Cape officials are looking for help for their rapidly disappearing beaches from the very source of the problem — the ocean.
At a meeting earlier this week, officials from across the Cape met with Cape Cod Commission staff to discuss the possibility of mining sand offshore to renourish sand-starved beaches.
Sand mining is allowed under the state’s Ocean Management Plan, but not for commercial purposes, commission Executive Director Paul Niedzwiecki said. The commission is in the process of mapping areas where sand mining would be prohibited under the marine district of critical planning concern.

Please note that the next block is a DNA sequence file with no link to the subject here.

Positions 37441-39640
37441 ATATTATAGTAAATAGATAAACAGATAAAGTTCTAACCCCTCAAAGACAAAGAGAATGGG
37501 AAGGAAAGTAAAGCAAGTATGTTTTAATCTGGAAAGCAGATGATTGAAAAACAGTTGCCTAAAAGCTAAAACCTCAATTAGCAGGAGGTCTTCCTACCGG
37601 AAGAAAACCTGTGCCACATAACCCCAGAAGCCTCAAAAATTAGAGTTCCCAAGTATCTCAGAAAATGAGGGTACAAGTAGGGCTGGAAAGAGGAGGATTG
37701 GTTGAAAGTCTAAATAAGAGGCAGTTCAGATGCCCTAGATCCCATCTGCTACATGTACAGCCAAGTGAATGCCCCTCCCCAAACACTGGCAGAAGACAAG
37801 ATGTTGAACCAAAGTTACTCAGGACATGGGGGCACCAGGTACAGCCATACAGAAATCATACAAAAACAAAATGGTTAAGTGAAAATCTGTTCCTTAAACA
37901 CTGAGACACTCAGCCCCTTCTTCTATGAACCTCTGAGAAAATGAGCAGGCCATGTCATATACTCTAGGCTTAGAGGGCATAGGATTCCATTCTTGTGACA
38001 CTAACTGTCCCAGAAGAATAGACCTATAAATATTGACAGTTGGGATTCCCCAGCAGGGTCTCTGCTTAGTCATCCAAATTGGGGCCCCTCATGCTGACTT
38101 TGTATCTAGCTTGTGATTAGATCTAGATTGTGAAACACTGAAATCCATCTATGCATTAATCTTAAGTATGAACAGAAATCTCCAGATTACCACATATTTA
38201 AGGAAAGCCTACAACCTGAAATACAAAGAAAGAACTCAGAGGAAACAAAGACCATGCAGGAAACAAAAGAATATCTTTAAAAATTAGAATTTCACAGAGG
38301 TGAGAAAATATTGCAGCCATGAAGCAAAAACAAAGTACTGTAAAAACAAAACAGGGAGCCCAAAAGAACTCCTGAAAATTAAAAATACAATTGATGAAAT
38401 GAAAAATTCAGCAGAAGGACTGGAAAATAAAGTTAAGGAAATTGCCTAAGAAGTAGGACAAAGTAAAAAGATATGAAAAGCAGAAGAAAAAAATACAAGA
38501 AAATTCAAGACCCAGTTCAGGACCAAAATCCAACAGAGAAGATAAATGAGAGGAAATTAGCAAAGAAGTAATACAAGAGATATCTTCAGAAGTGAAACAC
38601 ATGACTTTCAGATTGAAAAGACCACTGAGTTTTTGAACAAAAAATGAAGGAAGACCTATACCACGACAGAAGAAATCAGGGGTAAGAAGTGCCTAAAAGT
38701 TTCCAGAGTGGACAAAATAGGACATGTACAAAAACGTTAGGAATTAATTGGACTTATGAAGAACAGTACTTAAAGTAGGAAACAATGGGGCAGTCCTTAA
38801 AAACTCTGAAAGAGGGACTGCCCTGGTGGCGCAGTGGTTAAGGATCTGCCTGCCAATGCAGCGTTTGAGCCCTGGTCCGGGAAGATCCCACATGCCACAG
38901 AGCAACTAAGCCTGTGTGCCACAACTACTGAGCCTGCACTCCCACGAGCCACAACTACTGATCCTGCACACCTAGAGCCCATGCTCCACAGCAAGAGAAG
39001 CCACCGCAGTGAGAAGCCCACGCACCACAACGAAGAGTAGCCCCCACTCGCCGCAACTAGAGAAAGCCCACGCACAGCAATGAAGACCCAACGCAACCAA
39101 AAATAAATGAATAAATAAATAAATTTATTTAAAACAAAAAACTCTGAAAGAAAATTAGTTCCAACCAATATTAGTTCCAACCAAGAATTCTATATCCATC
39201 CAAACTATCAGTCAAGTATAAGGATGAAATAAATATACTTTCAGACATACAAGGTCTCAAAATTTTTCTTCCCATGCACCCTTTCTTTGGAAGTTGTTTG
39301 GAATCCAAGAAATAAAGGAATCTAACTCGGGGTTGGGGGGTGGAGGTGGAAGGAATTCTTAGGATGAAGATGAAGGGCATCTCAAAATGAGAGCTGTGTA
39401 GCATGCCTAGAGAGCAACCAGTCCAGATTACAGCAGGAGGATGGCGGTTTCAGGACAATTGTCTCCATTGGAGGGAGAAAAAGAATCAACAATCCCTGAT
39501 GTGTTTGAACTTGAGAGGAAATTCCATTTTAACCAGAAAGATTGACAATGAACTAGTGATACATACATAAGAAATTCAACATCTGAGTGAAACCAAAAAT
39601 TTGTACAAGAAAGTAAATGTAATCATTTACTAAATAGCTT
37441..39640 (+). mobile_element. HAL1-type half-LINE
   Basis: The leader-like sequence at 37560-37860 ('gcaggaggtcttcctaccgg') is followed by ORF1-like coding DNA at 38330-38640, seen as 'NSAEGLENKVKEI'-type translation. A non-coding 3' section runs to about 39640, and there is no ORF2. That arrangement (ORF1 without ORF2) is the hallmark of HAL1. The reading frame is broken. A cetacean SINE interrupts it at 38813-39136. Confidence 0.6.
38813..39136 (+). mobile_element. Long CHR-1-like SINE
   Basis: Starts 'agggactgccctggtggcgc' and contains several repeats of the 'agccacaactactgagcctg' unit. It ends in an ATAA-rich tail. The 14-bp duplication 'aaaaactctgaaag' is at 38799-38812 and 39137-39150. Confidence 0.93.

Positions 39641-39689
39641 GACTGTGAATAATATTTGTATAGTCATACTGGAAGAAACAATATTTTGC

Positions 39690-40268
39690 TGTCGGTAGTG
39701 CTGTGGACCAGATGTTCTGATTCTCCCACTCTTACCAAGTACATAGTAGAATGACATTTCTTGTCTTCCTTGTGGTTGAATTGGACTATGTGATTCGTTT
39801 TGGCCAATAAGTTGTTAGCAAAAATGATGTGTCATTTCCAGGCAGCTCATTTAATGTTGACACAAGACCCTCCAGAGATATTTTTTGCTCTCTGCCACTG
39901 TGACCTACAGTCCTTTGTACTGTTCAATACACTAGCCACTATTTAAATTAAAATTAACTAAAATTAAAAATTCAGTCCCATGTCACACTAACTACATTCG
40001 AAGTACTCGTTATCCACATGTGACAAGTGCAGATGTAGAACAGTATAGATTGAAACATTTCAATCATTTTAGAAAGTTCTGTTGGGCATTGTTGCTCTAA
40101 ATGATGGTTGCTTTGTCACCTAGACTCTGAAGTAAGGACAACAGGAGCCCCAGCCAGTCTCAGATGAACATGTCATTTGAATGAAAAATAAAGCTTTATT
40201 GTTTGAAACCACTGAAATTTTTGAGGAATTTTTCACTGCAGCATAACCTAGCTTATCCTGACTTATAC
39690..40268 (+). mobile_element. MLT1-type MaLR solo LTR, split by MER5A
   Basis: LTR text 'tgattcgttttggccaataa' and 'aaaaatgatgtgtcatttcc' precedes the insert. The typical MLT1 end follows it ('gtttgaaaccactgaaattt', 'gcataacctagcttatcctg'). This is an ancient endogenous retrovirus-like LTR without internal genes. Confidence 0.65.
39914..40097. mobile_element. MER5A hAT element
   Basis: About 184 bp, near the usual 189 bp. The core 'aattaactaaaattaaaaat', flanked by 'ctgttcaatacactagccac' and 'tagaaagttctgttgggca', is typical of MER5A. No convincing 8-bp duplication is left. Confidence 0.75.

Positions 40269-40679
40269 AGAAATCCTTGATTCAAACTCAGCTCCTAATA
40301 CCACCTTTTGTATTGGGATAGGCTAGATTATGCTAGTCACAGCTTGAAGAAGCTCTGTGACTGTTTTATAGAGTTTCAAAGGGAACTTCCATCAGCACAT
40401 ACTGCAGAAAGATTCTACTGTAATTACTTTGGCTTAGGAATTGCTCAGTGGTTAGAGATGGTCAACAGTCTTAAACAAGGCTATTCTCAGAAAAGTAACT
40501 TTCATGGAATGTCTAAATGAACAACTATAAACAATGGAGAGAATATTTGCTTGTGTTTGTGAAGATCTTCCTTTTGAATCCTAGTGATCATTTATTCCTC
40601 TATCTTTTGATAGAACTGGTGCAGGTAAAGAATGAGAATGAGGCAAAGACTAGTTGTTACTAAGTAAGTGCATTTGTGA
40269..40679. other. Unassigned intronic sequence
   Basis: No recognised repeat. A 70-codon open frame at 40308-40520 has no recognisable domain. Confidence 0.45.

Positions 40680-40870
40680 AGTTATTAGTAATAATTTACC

The Ocean Management Plan’s main focus has been the placement of offshore wind turbines, but setting locations for potential sand mining is also part of it, Niedzwiecki said.
Commission officials released an initial map, which restricts mining in the habitat of the endangered right whales, for example. But there are plenty of areas on the map that could be considered sources for sand, Niedzwiecki said.
Buy in from the the Cape Cod Commission on establishing regional sand borrow sites is encouraging news which may eventually streamline the process for and reduce the cost of beach renourishment on the Cape. Woods Hole Group has long been a proponent of regional sediment management and the establishment of regional sand borrow sites to address the ever increasing needs for maintaining our eroding beaches, protecting coastal infrastructure, and safeguarding the Cape’s tourism/beach economy.
We will be following this initiative closely and will provide updates as progress is made towards this essential management approach.